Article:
Makes one inspired and renewed one's confidence after days lost.
I felt your love unto me my sweet beloved one
To you I do come once alone, nothing, and weary leaving things undone
I may be nothing compared to others most care to see
But the flames of desire befell every hindrances as it be
O beloved, my Sophia incarnate
Despite not my petitions
But through you, in this lowly work, heed and reply to me.

"To a Cherished maiden"

How is it possible
To leave me mere alone
As I love you really
Hope believe me.
Be it rains come or shine
Be it night or day time
Your love worth enduring
worthy of mine

As the flowers now bloom
Springtime has conquered doom
Blossoms made I heartfelt
To recall you
If dreams and struggles same
Out of love quite so rich
And it is thus deathless
Hence, believe me!

And if the clarion played
Calling to fight again
Will you leave me still
Or join with me?
And if I feel the pain,
Hope through your womb I lie;
And if you true cherish me,
I would like to die.

"Without you there will be no springtime"

Without you there will be no springtime
For you brought the warmth in my heart
In spite of the truth that made me I
Not to pursue if not end apart
But in spite of all these still I care about you
No matter what the trials we both face
For the fact that I am ought to be true
Out of days brought to me amaze

Without you there will be no red roses
Blooming over my once barren heart
In spite of having a continuous race
Against time trying to finish from the start
And in spite of all these I carry the little of your love
Out of your wonders made me entice
To engage something as if from above
That is trying to realise

Without you there will be no moonlights
Casting over my everyday glooms
If not trying to break most thy sickening frights
Nightmares suddenly coming soon
And in spite of all these the chimneys bring smokes of hope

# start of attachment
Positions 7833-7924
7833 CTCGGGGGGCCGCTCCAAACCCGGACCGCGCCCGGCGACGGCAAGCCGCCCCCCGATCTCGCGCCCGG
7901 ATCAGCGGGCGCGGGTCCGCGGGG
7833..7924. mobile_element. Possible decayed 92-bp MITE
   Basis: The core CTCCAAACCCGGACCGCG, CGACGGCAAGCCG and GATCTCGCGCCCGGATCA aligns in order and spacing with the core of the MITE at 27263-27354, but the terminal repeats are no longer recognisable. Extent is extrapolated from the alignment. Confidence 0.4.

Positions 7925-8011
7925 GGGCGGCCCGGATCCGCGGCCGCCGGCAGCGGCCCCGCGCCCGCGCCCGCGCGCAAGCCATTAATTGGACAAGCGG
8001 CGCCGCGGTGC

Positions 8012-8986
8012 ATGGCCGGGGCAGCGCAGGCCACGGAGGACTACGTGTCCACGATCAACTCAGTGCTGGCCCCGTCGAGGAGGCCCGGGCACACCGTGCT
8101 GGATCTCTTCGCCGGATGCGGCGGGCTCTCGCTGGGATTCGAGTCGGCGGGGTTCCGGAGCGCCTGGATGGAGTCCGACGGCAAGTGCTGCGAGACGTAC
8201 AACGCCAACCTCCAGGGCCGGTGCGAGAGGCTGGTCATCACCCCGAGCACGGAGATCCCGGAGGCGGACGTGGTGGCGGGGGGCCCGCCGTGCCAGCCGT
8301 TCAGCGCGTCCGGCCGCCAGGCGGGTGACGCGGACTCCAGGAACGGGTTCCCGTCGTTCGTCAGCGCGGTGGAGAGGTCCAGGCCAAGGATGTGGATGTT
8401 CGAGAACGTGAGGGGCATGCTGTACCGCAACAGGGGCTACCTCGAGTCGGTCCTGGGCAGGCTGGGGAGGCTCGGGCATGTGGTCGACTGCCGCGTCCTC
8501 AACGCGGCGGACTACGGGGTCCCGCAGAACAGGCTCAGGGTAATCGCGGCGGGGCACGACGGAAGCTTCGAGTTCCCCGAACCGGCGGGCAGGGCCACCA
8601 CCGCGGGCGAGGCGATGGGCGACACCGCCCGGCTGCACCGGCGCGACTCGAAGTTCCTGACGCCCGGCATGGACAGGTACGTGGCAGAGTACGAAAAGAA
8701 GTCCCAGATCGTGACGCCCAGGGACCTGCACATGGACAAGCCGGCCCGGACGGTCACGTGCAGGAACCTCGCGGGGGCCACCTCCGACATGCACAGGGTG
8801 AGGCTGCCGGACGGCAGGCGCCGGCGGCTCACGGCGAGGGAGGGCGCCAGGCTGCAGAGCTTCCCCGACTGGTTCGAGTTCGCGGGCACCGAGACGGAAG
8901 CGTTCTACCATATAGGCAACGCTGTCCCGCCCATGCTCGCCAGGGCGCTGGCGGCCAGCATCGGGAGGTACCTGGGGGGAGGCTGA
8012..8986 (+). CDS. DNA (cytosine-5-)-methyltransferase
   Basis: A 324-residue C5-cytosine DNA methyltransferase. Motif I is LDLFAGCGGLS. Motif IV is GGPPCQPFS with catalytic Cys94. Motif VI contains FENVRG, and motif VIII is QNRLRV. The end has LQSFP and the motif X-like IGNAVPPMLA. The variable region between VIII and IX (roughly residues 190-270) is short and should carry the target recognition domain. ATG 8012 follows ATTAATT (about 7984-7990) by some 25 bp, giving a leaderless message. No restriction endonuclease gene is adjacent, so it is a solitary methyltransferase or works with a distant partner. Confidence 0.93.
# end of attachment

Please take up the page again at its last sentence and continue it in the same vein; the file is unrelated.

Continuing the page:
Out of the engines churning what we desire
A future of love, of wonder, in spite of bitterness to cope
For in the end one wanted that is to admire.

"A Song for Gia"
(Inspired from a song made by Oktoberklub)

It was a year ago when I first saw her
She is quite friendly and  she is nice
And be inspire and yet I'm shy to be together
That made me sad and think I don't know why
To think that I made a poem that turned to song
And draw her that perhaps it will last long
I think my heart conveys to her that make me end cry
She is part of me I don't know why?

Chorus I
For she inspires me what I'm going to be
For she gives me that something has meaning
For she makes my world moving come and going
That can become closer as you and me

Do she remember the day I gave her rememb'ring
After being requested last year's Christmas day
I know she like it and perhaps we both end happy
And yet I end sad for she was with man good looking
I do remember when I see her dancing
Her moves perhaps compels me worth writing
And yet still don't know why she has something and I am nothing
Perhaps we're in different worlds that is warring

Chorus II
For she inspires me what I'm going to be
For she gives meaning that keeps us moving
For she makes my world moving come and going
To revolution that is worth fighting

And this time this writer end up writing a story
Recalling the memories that end up fiction
Thinking before forgetting that her name forever lies
That in that tale perhaps end we in union